A clean well lighted place style and tone
This sparse, tight economy of words is one of the things that made Hemingway so very, very famous in the 1920s, and his distinctive style is still much admired to this day. Its extreme shortness makes its point all the more powerful, and the direct reportage of dialogue and inner monologue are far more effective here than any amount of descriptive language could ever be. Here, the latter is true. Please upgrade your browserto use eNotes.We apologize for any inconvenience, and thank you for your visiting.eNotes Support.
Hemingway has a distinct writing style in a sense that he chooses his words carefully. He is economic in his word choice, so readers must take into consideration the adjectives and adverbs he uses, as he deploys them rarely. His style is simple and laconic, yet effective. Through his use of simple words and short sentences, he delivers the message powerfully and point on rather than employing descriptive, flowery language (as what his Victorian predecessors used). Aside from the style and dialogue, another thing to take note about the story is that his tone is dispassionate and unemotional.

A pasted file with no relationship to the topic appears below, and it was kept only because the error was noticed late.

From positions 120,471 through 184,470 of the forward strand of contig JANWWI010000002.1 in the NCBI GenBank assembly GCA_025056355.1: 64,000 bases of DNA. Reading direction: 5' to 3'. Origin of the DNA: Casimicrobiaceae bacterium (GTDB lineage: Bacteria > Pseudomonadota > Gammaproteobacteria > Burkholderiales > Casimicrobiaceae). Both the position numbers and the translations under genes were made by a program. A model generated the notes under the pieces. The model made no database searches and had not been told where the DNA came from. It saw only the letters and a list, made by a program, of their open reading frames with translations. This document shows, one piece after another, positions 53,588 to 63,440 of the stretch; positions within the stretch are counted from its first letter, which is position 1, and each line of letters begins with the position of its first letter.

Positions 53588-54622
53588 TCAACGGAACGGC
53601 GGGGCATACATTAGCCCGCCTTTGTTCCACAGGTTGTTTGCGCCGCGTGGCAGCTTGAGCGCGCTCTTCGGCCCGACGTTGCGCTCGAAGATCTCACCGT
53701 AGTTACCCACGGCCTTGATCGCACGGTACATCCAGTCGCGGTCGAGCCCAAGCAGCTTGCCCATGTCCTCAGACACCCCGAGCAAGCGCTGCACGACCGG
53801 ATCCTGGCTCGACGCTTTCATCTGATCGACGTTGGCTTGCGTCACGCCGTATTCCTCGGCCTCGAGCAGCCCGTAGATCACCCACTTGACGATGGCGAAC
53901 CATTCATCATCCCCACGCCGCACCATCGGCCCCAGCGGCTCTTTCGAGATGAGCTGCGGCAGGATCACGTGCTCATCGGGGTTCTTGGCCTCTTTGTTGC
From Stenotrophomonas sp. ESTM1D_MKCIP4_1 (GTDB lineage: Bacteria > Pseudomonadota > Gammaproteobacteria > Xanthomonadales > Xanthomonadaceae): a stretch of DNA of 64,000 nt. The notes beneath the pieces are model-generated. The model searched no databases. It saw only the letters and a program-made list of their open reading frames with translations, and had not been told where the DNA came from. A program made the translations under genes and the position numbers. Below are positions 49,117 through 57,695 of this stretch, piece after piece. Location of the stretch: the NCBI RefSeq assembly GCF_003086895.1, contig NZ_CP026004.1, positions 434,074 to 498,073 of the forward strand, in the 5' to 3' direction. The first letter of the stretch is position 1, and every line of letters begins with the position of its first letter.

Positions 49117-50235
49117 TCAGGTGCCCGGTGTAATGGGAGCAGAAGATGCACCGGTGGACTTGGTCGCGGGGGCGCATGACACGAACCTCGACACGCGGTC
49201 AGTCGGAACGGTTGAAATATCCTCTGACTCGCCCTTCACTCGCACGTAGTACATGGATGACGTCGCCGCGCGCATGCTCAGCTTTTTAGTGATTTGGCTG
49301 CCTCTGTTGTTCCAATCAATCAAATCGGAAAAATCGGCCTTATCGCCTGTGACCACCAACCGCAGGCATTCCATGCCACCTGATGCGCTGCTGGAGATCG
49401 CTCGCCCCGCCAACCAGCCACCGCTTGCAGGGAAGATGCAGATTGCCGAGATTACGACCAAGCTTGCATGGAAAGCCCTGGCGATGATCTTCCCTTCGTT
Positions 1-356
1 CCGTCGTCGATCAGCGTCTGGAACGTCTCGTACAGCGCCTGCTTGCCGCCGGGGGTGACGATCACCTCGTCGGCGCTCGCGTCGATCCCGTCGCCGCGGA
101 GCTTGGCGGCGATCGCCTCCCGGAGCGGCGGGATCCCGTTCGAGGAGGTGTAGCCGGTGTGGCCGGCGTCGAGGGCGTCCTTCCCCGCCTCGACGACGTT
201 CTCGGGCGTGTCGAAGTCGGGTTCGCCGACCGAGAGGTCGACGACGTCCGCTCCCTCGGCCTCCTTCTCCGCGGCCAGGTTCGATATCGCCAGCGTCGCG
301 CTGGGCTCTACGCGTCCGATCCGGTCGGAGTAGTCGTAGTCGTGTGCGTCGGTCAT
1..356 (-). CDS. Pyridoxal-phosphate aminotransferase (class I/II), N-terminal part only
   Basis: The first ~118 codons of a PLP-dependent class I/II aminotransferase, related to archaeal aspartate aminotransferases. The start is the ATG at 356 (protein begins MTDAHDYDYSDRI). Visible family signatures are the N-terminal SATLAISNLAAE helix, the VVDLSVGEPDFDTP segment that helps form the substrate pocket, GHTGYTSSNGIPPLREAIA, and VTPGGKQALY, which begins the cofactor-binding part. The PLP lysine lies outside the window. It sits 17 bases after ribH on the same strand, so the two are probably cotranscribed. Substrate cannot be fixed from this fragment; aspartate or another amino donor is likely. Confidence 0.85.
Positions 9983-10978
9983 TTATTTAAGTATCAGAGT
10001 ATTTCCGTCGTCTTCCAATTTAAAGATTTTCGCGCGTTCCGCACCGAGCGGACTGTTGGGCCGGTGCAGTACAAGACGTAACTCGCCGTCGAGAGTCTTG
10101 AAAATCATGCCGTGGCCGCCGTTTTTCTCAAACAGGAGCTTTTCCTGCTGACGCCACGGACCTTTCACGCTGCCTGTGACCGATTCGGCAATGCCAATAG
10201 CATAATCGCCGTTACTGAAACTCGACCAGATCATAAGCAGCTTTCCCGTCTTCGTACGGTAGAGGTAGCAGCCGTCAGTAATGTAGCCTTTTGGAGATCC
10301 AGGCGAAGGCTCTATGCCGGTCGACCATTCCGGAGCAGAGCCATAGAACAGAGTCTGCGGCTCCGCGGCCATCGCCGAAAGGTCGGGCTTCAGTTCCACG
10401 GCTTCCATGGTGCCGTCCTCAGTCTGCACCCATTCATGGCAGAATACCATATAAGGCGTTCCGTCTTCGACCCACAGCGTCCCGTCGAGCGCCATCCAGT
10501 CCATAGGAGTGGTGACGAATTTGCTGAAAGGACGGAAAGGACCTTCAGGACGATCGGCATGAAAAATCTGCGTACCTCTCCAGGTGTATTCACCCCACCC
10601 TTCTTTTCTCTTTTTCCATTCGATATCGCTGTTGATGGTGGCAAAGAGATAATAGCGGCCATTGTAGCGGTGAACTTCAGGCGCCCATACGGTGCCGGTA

The writer himself does not even comment on or judge his characters at all.